The emotion of what the Daytona 500 means was told in one crash and one celebration at approximately a quarter past midnight on Monday.
At the far end of the racetrack sat the junked race car of Team Penske driver Brad Keselowski: a driver who has a championship and wins in some of the sport’s biggest races on his resume, but no Daytona 500 ring on his finger. And the realization he’d have to wait another year to try again left Keselowski angrily throwing his helmet at his car.
After his 12th Daytona 500 defeat, Keselowski’s heart was as broken as his Ford Mustang. Seriously, did you see that thing?
That is what Daytona does to a driver. After months of preparing and dreaming of its glory, her ruthless nature can shatter the sport’s biggest names. Daytona is stubborn when it comes to welcoming a driver to victory lane.
“I had a run big run down the backstretch and wanted to make the pass to win the Daytona 500, and it ended up really bad,” said Keselowski. “I don’t feel like I made a mistake, but I can’t drive everybody else’s car. So frustrating.
“It’s exactly where I want to be running, second on the last lap at Daytona with this package and had the run, made the move, and it didn’t work out.”
Keselowski later admitted on Twitter that his body was fine, but his heart was broken. Another Daytona 500 “slips away” he wrote, after “months of studying,” car prep, and being “in the perfect position.”
As Keselowski gathered himself, Michael McDowell took an additional cool-down lap while NASCAR reviewed the finish. It took a minute or two for officials to call over the radio that the 34 car was the race’s official winner.
McDowell had been 0-for-357 going into the day. In an instant – when the door opened in Turn 3 on the final lap – McDowell walked through it to go from an underdog easy to root for, to a Daytona 500 champion. In the last 13 years, McDowell has lost a ride with Michael Waltrip, driven start-and-park cars, and was a motorhome driver for Trevor Bayne. Of course, he is also known as the guy who took a spectacular tumble at Texas.
“I just can’t believe it,” said McDowell after climbing out on the frontstretch, the smile never leaving his face. “Such a great way to get a first victory – a Daytona 500. Are you kidding me?”
McDowell’s shock continued when meeting with the media. He explained how he was going from a high of realizing he’d won the Daytona to being humbled by it.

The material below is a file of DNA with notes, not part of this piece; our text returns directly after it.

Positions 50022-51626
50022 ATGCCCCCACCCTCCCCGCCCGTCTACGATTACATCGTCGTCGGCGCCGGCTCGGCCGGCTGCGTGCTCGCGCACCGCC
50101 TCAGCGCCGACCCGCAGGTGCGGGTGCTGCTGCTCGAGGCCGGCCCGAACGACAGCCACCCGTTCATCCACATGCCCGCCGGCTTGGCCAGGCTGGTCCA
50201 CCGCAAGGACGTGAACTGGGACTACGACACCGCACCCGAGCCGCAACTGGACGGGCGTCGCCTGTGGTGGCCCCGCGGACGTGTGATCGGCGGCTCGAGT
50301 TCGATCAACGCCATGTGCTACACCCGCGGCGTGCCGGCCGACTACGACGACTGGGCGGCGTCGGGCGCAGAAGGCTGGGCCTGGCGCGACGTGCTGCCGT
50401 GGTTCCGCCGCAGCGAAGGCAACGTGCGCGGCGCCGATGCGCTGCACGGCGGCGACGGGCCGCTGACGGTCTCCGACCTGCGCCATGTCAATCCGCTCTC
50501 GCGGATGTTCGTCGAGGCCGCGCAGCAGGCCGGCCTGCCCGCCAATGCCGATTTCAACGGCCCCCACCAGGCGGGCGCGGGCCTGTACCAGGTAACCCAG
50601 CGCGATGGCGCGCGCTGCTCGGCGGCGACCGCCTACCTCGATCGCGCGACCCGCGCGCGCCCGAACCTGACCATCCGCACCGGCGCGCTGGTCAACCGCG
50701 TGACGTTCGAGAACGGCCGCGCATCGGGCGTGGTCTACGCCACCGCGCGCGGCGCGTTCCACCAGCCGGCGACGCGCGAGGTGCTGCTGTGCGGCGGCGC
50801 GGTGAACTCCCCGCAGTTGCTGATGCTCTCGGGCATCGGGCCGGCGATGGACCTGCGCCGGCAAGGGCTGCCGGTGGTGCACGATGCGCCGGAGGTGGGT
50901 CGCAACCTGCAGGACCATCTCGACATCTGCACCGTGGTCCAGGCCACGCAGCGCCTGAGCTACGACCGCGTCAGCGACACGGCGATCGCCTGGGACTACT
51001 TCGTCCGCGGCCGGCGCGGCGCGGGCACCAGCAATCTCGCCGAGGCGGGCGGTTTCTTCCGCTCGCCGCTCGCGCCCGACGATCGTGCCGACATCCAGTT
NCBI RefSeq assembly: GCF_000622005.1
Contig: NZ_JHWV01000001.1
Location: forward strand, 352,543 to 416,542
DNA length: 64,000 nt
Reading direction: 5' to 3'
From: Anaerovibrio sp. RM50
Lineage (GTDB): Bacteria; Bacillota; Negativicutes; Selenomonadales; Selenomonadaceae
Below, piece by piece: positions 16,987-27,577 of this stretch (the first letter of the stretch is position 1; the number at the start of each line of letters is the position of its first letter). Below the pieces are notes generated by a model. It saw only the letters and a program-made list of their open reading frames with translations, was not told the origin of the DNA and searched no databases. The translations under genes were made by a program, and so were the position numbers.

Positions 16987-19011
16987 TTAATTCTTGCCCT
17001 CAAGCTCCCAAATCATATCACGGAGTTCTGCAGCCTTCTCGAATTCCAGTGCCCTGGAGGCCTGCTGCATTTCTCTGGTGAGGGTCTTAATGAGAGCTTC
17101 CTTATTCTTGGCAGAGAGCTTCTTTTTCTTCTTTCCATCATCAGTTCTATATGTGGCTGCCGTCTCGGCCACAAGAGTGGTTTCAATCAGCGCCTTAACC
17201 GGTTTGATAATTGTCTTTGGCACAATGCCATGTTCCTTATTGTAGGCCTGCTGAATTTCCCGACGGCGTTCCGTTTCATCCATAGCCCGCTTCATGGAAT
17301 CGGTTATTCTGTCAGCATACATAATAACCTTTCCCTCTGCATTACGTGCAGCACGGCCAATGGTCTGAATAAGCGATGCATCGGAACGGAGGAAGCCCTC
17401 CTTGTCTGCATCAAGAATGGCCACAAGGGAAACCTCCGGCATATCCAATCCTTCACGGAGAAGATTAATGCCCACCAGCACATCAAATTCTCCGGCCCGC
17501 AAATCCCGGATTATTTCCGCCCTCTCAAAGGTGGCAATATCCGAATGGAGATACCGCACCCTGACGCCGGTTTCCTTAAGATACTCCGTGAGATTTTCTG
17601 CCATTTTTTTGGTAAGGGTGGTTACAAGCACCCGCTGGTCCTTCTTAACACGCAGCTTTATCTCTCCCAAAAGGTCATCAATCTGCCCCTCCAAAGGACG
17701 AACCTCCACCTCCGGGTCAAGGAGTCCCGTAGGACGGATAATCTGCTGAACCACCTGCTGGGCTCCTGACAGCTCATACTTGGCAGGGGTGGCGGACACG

“Like, man, I cannot believe this,” McDowell said. “This is just unbelievable, and I’m just so thankful.”
Daytona is a career highlight and a life-changer. It is why Keselowski reacted the way he did. And it why McDowell was so stunned on the frontstretch. The Daytona 500 can make grown men cry, like Darrell Waltrip and Jamie McMurray did after their wins.
For all Dale Earnhardt accomplished, his long-awaited triumph in the 1998 Daytona 500 is always near the top of the conversation when talking about him. And from now on, no matter what happens, McDowell will forever be known as a Daytona 500 champion. It cannot be taken away, as the likes of Derrike Cope and Sterling Marlin have said about their wins.
McDowell is the eighth driver to win his first Cup Series race in the Daytona 500. He joins Tiny Lund (1963), Mario Andretti (1967), Pete Hamilton (1970), Cope (1990), Marlin (1994), Michael Waltrip (2001), and Trevor Bayne (2011).
“It’s been a tough road for me,” said McDowell. “I’ve had to spend a lot of years grinding it out, but I finally have felt like these last four years have been more competitive and greater opportunities with Front Row and Bob Jenkins. Daytona has been so good to us that we’ve been in the top 10, we’ve been in the top five, we’ve been close.
“The last lap, there’s been times where I’ve made the wrong choice, wrong lane, and pushed the wrong guy, and it’s just so hard to get in position and do it. And to get my first Cup win at Daytona is just unbelievable. I’m just so thankful, thankful for everybody that just has allowed me to do it. It’s not been an easy road, and there were a lot of years where I was wondering what the heck am I doing and why am I doing it.
“I always knew that if you just kept grinding that one day everything will line up, and it will go right. But as you get further into it, you just don’t know. So I’m just thankful, very thankful to everybody that made it possible.”
Daytona is everything, and Keselowski and McDowell embodied that after the 63rd annual Daytona 500. Glorious, humbling, and every-lasting, but also heartbreaking and not easy to let go.